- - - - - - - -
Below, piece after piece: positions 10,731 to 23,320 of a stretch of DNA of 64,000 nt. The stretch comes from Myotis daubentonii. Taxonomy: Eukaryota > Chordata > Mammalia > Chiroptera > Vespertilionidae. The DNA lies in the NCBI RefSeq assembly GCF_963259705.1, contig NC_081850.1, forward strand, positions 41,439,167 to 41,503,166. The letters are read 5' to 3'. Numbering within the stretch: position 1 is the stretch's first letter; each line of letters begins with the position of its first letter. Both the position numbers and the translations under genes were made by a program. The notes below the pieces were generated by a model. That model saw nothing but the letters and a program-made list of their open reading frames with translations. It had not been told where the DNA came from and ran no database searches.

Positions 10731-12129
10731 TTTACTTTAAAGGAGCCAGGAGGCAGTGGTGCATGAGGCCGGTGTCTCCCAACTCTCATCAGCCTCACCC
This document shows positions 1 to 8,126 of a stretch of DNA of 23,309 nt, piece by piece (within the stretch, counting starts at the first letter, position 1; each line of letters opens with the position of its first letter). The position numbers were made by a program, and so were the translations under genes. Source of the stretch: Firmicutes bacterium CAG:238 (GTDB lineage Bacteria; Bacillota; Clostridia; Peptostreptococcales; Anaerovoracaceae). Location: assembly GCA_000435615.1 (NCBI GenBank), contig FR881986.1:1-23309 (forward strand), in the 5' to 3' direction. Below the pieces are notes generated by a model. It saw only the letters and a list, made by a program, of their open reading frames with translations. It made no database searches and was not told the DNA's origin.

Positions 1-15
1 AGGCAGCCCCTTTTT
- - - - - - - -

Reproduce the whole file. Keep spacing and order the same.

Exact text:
Below, piece after piece: positions 10,731 to 23,320 of a stretch of DNA of 64,000 nt. The stretch comes from Myotis daubentonii. Taxonomy: Eukaryota > Chordata > Mammalia > Chiroptera > Vespertilionidae. The DNA lies in the NCBI RefSeq assembly GCF_963259705.1, contig NC_081850.1, forward strand, positions 41,439,167 to 41,503,166. The letters are read 5' to 3'. Numbering within the stretch: position 1 is the stretch's first letter; each line of letters begins with the position of its first letter. Both the position numbers and the translations under genes were made by a program. The notes below the pieces were generated by a model. That model saw nothing but the letters and a program-made list of their open reading frames with translations. It had not been told where the DNA came from and ran no database searches.

Positions 10731-12129
10731 TTTACTTTAAAGGAGCCAGGAGGCAGTGGTGCATGAGGCCGGTGTCTCCCAACTCTCATCAGCCTCACCC
This document shows positions 1 to 8,126 of a stretch of DNA of 23,309 nt, piece by piece (within the stretch, counting starts at the first letter, position 1; each line of letters opens with the position of its first letter). The position numbers were made by a program, and so were the translations under genes. Source of the stretch: Firmicutes bacterium CAG:238 (GTDB lineage Bacteria; Bacillota; Clostridia; Peptostreptococcales; Anaerovoracaceae). Location: assembly GCA_000435615.1 (NCBI GenBank), contig FR881986.1:1-23309 (forward strand), in the 5' to 3' direction. Below the pieces are notes generated by a model. It saw only the letters and a list, made by a program, of their open reading frames with translations. It made no database searches and was not told the DNA's origin.

Positions 1-15
1 AGGCAGCCCCTTTTT